Learning Number Theory — like Paul Halmos did

I find that many of my very young “kids” are fascinated to number theory as soon as I start teaching it to them in a ‘friendly’ way, or by way of  “numerical experiments” and then getting them hooked to solving classics in number theory for RMO (Regional mathematics olympiad) and INMO (Indian National Mathematics Olympiad). There is a rich variety of backgrounds of these students here in India.

But, if you (my reader/or my current student/ or even my past student) would like to pick it up in a more serious manner, I reproduce below the famous mathematician, Paul Halmos’ experience as a graduate student (Ref; I want to be a mathematician, An Automathography by Paul Halmos) (his advice is, of course, useful to students pursuing their undergraduate in math, or computer science or also, or those preparing for competitive exams like AMC, AIME, etc.) or even graduate students in such disciplines): Here it is:

…R. D. Carmichael was one of the outstanding members Illinois department. He told me that for a period of a several years there were only three mathematicians on earth who published more than 100 pages a year: G. D. Birkhoff, N. E. Norfund, and himself. His lectures were supremely organized, clearly delivered, inspiring. When I learned from him that 2^{2^{5}}+1 \equiv \mod 641, I rushed home and entered that in my diary. He wrote several books and kept publishing a lot (mainly differential equations), I admired him and wanted to be like him in as many ways as I could. His handwritten p, for instance, was idiosyncratic (the vertical stroke extended almost as far above the level of the loop as below), and I adopted it; to  this day, my p’s look odd.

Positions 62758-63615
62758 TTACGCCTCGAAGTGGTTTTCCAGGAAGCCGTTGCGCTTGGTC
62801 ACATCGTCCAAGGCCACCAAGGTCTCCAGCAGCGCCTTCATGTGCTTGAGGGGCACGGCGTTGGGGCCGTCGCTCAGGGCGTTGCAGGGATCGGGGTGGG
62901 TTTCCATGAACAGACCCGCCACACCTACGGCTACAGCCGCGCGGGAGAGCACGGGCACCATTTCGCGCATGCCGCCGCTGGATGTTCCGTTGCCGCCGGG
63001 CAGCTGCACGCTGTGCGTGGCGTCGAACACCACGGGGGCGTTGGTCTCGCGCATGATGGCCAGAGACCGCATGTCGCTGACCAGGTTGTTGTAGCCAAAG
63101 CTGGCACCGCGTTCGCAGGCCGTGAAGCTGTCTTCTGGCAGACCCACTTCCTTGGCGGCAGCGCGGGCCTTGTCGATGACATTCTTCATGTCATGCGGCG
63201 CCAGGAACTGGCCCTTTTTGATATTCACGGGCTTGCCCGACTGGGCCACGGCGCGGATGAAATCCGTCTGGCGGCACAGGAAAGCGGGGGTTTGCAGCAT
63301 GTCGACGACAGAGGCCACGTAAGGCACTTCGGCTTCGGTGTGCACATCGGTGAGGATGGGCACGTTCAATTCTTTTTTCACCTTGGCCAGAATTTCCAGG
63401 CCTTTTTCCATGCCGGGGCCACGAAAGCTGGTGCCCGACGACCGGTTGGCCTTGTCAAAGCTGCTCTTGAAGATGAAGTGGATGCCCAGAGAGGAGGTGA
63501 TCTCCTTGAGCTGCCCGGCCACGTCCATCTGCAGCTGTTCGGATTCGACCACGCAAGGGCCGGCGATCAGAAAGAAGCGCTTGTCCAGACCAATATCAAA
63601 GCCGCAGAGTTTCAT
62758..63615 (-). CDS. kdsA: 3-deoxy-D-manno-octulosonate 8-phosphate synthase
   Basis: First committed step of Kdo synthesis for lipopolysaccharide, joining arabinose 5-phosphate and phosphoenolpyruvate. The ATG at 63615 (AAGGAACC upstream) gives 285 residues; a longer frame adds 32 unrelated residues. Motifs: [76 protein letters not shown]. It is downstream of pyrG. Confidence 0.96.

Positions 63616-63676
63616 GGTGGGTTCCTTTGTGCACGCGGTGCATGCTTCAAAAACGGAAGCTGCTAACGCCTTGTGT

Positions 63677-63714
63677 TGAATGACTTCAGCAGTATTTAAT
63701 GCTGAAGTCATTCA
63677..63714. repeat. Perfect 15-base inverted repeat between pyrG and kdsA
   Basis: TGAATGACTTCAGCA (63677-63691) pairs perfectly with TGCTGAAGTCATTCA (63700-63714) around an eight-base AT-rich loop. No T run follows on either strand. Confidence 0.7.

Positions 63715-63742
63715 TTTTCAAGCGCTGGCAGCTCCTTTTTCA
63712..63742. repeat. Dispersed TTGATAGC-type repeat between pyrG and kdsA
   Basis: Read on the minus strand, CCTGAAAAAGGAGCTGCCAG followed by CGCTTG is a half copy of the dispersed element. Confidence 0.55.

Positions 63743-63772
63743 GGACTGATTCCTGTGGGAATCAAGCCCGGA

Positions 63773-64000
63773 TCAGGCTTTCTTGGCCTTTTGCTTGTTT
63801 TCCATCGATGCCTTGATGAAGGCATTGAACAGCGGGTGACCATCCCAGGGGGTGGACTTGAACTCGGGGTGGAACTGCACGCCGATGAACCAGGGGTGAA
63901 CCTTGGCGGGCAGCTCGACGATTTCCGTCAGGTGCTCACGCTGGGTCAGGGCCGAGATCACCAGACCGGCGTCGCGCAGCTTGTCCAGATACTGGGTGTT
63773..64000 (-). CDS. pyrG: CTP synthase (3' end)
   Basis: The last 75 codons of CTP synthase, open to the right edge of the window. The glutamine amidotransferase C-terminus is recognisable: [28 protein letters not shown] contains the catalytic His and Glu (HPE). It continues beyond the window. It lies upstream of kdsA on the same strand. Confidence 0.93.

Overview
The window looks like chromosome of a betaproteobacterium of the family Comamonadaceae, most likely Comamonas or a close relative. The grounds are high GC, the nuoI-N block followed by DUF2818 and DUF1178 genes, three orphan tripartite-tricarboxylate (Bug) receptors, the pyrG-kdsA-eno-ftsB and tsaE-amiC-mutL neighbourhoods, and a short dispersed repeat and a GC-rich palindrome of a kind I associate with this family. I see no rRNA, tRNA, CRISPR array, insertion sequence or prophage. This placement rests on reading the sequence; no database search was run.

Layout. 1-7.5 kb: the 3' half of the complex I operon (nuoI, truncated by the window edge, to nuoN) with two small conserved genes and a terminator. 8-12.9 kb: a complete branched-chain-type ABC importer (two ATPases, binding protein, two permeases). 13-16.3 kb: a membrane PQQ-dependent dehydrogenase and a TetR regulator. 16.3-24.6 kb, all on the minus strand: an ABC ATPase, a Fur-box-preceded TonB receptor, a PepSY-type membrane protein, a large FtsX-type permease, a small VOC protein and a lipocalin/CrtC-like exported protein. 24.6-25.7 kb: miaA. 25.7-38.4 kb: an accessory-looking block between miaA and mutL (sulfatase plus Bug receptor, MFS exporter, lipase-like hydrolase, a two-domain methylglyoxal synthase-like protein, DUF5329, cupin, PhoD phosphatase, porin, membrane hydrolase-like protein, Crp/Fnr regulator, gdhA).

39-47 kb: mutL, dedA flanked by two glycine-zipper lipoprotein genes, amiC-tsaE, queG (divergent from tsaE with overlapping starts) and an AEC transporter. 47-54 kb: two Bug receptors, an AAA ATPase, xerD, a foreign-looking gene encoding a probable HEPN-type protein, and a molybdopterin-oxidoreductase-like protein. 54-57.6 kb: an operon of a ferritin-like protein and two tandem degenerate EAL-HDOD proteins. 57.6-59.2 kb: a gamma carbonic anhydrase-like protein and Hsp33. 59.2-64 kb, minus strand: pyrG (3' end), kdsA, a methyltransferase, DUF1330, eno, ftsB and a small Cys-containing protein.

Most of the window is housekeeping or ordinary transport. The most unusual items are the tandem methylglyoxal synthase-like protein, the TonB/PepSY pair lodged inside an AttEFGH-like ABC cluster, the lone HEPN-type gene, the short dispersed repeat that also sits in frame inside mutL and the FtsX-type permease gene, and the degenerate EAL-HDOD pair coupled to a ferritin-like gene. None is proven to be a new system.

I fell in love with number theory in Carmichael’s course. He made us prepare a table whose row headings were the first 400 positive integers, and whose column headings, about 25 of them, were items like factorization, sums of squares, sums of primes. Our instructions were to fill in the table, and then proceed to guess (and if possible, prove) as many theorems as we could.

My first research was inspired by Carmichael. He told us about a peculiar question (inspired by perhaps by the four square theorem): for which positive integers a, b, c, d is it true that every positive integer is representable by the form ax^{2}+by^{2}+cz^{2}+dt^{2}(Representable means via integral values of the variables x, y, z, t.) The answer is that there are exactly 54 such forms, and Srinivas Ramanujan determined them all. My question was: which forms of the same kind represent every positive integer with exactly one exception ? I found 88 candidates, proved that there could be no others, and proved that 86 of them actually worked. (Example: x^{2}+y^{2}+2z^{2}+29t^{2} fails to represent 14 only.) The two I could not decide were later settled by Gordon Pall: both x^{2}+2y^{2}+7z^{2}+11t^{2} and x^{2}+2y^{2}+7z^{2}+13t^{2} fail to represent 5 only. No inspiration was needed for this, my first published research, only patience and diligent application of  the techniques Carmichael taught me, but the work gave me a feeling of accomplishment and (badly needed) the confidence that I could do research. I was very proud. I bought 200 reprints; it took me years to find enough people to give them to.

\vdots

By the way, an immortal mathematican, Carl Friedrich Gauss used to say (something like this): Mathematics is the queen of all sciences, and number theory it’s best field. Gauss held number theory in high esteem.

🙂 🙂 🙂

-Nalin Pithwa.

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